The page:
To the Editor:
As a lifelong educator, I am deeply troubled and concerned about the budgetary cuts in funding for public education in New York State. I know I am not alone.
I have watched with growing apprehension all the elements that have led to the point where school districts are being forced to request money from district taxpayers -- percentage increases that go beyond state-set limits -- in order to provide a decent and substantial education to all students in their care.
I can’t imagine how difficult that decision is, especially in these financially trying times. I become even more frustrated when I read opinion letters that call for decreases in school spending by reduction of staff and salaries/benefits or even programming/required services for students.
It seems to me that the people offering those options either don’t have a clear understanding of what is needed to provide a meaningful education for our young people, or they are grasping at straws to find ways to make cuts that will appear workable on paper.
Most often there is a major gap between what something looks like on paper and what it is really like. I don’t think the people who are making these suggestions are evil people or hard-hearted. They too are as concerned as I am.
At the same time, I wish I could reach out to them to help them understand how deeply their suggestions cut into the very meat and bones of education while attempting to cut what appears to be the fat.I need for them to understand the impact of their suggested changes – the impact on the educators charged with making each day in the life of students developmentally meaningful and on the students themselves who deserve nothing less than the best we can offer them.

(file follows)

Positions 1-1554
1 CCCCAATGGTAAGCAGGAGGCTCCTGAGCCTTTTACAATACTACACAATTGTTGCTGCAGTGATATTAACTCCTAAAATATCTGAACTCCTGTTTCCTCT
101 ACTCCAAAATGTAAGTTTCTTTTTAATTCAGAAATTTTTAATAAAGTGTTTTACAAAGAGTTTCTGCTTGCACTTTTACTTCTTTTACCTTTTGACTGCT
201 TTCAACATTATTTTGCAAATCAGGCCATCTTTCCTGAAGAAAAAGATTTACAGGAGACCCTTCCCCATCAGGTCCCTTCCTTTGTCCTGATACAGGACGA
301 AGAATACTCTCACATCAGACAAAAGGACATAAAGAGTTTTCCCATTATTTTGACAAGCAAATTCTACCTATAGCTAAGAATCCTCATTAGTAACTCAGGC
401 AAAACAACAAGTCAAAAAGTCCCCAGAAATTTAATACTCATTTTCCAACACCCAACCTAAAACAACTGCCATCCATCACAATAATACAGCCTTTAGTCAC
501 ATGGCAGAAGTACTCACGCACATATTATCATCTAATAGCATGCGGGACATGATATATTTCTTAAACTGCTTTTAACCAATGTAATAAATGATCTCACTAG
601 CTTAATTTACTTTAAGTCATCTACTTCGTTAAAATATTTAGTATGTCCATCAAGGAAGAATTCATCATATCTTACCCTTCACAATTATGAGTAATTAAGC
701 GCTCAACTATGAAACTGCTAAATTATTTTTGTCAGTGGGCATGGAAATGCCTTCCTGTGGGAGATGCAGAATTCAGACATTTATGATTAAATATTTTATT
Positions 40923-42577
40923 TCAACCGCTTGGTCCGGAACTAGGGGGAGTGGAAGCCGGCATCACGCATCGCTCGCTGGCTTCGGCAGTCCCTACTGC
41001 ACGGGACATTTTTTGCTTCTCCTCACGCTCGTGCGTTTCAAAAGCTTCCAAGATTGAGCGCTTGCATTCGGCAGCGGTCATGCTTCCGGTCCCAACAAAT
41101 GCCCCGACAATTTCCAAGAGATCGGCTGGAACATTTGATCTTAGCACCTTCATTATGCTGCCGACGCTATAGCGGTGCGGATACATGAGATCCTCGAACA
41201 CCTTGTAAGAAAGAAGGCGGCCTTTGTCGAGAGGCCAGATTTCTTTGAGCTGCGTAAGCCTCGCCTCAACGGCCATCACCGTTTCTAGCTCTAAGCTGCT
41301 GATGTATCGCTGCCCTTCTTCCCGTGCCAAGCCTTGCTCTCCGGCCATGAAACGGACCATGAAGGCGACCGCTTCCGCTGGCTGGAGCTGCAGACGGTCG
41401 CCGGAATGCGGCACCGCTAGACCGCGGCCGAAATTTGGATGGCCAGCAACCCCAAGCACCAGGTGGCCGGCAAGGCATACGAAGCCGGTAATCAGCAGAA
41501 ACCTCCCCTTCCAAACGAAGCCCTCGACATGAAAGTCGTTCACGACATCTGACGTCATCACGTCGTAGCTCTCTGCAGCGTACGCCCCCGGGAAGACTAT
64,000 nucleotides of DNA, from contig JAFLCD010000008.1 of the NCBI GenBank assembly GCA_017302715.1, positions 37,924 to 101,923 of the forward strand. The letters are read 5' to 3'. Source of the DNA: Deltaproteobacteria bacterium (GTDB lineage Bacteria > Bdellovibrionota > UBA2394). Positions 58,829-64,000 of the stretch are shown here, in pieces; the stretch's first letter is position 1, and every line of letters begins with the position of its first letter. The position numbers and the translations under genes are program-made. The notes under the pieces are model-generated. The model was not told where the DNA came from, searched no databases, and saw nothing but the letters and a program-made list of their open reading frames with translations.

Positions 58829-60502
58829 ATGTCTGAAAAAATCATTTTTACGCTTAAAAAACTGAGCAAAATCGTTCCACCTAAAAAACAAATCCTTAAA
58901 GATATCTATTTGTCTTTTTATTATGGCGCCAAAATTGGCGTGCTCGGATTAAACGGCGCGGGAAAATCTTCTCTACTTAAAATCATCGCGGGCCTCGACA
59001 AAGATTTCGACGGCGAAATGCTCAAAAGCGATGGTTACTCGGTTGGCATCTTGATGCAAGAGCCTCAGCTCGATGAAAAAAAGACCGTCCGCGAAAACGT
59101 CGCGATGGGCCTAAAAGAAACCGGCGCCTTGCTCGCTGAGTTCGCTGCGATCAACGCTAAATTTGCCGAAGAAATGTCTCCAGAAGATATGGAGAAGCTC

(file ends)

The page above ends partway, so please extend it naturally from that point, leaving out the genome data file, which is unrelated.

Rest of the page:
Educators (teachers, teaching assistants, counselors, administrators, school–related personnel) don’t come lightly to their positions. To decide to pass along and model one’s knowledge, skills and talents to succeeding generations in a way that will move society forward takes commitment, caring, and personal sacrifice.
While not every educator can claim to be 100% successful every day, every educator I know has spent numerous hours beyond the school day on efforts related to students; has carried home the burden of student issues that inevitably come up in the course of the day; has fretted over decisions that had to be made quickly because it’s a situational result of working with multiple people at once; has had to sacrifice personal/family time to provide the best for the students in his/her charge; has placed himself/herself in a role that includes public attention to his/her work; and has had to face the sometimes scornful, always memorable responses of some community members who want to cut his/her job, his/her salary and benefits or the programming and services he/she has worked hard to provide for students.
For educators, it feels like getting slapped in the face for doing one’s best. For students, it looks like fewer options, larger classes, and fewer opportunities to learn and grow. Nothing good comes of that, and the only winner is a black line on a budget.
We need to keep in mind that decisions made today affect everyone in the future. There is nothing more valuable in life than our health, our safety, and the education of our children.
We need to make spending decisions that reflect those values and that support our future. I hope my words have reached those of you who most need to understand their impact.
Carol Ann Kissam, Colton